If you would like to sponsor Kiddush at CSTL, please contact Marion Kitz Gabbai Kiddush,
miriamkitz@hotmail.com . Contact Marion to sponsor a Kiddush for a BIRTHDAY, ANNIVERSARY or YAHRZEIT. Please inform Marion by the preceding Sunday evening so that we have time to prepare properly.  Prices: Sponsor $350, co-Sponsor $175, Contributor: $50-$149.

Men’s Mikvah annual Dues are Due Annually on Elul 1st 
For more information, please contact Yechezkel Rapoport.


COMMUNITY NEWS

Sephardic Bikur Holim Sephardic Bazar. Sun Aug 27th
More info: (206) 723-3028 or 
sbholim@gmail.com

OUTDOOR BISTRO NIGHT AT THE SUMMIT Aug 22nd 6pm to 9pm
Join the Summit at First Hill's very first outdoor party! Come and embrace a perfect summer evening on our 4th floor rooftop deck. For this extraordinary night Chef and his team will be serving up delights from the grill, we'll have live musicians playing, and a cocktail bar pouring beautiful creations --all surrounded by a stunning view of Lake Union and downtown.  A first of it's kind; this party might turn out to be the most exciting and lively bistro we've ever held. No table reservations.  Just email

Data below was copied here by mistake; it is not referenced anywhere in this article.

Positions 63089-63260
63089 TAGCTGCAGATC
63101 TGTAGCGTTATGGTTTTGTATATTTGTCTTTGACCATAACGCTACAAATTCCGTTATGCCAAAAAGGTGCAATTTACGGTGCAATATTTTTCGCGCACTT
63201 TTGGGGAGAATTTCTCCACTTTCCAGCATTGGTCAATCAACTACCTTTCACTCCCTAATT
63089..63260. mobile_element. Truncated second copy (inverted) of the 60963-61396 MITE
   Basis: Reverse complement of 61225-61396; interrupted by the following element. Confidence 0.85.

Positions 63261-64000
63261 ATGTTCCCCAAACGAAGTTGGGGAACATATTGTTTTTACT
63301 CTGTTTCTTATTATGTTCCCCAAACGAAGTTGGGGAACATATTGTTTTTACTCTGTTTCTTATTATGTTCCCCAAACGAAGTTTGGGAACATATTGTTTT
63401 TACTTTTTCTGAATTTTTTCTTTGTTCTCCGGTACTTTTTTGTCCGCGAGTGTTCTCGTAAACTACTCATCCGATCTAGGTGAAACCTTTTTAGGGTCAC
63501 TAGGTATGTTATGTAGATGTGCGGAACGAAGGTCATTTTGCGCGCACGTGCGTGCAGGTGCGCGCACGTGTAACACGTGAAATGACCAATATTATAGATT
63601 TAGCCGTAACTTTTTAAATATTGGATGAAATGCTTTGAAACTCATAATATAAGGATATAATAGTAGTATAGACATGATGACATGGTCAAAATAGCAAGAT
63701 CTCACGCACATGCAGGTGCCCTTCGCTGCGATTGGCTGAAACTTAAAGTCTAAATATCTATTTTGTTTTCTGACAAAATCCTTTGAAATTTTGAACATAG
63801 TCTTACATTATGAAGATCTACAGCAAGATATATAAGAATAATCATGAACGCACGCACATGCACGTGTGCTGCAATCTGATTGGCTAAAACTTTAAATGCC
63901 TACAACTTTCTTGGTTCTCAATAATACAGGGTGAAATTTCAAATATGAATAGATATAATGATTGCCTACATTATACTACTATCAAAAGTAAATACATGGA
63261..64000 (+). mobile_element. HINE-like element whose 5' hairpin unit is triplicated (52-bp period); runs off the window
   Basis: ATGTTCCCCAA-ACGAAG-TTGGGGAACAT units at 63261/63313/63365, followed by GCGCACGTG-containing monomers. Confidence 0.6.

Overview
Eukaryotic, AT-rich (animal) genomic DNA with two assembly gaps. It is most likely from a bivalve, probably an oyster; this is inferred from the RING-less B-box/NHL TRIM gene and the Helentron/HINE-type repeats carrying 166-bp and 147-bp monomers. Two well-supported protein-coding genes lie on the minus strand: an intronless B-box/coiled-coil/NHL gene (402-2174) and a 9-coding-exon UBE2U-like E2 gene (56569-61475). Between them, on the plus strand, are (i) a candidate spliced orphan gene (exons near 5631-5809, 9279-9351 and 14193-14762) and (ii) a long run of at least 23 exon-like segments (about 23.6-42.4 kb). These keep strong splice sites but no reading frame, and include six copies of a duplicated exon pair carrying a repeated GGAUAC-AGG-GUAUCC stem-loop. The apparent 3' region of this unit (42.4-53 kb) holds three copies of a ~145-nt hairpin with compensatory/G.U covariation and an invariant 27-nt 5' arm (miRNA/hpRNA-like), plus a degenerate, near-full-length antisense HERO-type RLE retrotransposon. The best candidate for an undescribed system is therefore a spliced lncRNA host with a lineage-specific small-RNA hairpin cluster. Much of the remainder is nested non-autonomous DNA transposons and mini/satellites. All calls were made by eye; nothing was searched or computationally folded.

chrise@summitatfirsthill.org  to reserve.   The price for this event is $70 which covers everything.

Mishmar Chavura with Rabbi Avi Rosenfeld Thu 9pm
Parsha Learning and Discussion. Everyone welcome to join the conversation.  5240 38th Ave. NE.  Snacks served

SEPHARDIC HAGGADOT FOR SALE
Only $7.50 each or three for $18. You can order at 
www.EzraBessaroth.Net, choose "Sephardic Haggadot" under "Campaigns."  If you would like your Haggadot mailed, please add $5 shipping to your order. 

Labor Day / Elul Bagel Brunch on at BCMH Mon Sept 4th 11 am. 
Must register & pay by Wed., Aug. 30 to 
www.bcmhseattle.org Cost: $10/Adult (ages 12 & up); $5/Child (ages 4-11); Kids 3 & under are free; $40/Family Rate. During Brunch: Program for kids "Making Your Own Shofar" with Rabbi Shimon Emlen. **Free for kids attending Brunch, $5 per child otherwise.

Stand With Us NW – Sun Aug 27th 7pm
At Herzl Ner Tamid, 3700 E Mercer Way, Mercer Island.  Featuring Mohamad Zaobi – Arab Muslim Zionist. 
Northwest@StandWithUs.com

Community Trip to Israel. April 29-May 8, 2018 
"Creative Israel: Exploring Israeli Innovation through Technology, Ecology, and the Arts". An optional 3-day pre-trip is available. More info: www.jewishinseattle.org/israel-trip, taryno@jewishinseattle.org or (206) 774-2217.

NEED A DRIVER – CALL GERSHON!
For all your transportation needs, call Gershon Grashin (206) 856-2754


SICHO FOR SHABBOS EKEV
http://www.sie.org/templates/sie/article_cdo/aid/2507852/jewish/Shabbos-Parshas-Reeh-27th-Day-of-Menachem-Av-5750-1990.htm © SichosInEnglish.org.

1. This is the Shabbos on which we bless the month of Elul, the month of stocktaking and teshuvah for the previous year. In this month, we review our behavior in the previous year with the intention of correcting and improving it. Thus, Elul also servzes as the month of preparation for the new year to come. For these reasons, the ultimate intention of our service of G‑d is reflected in this month.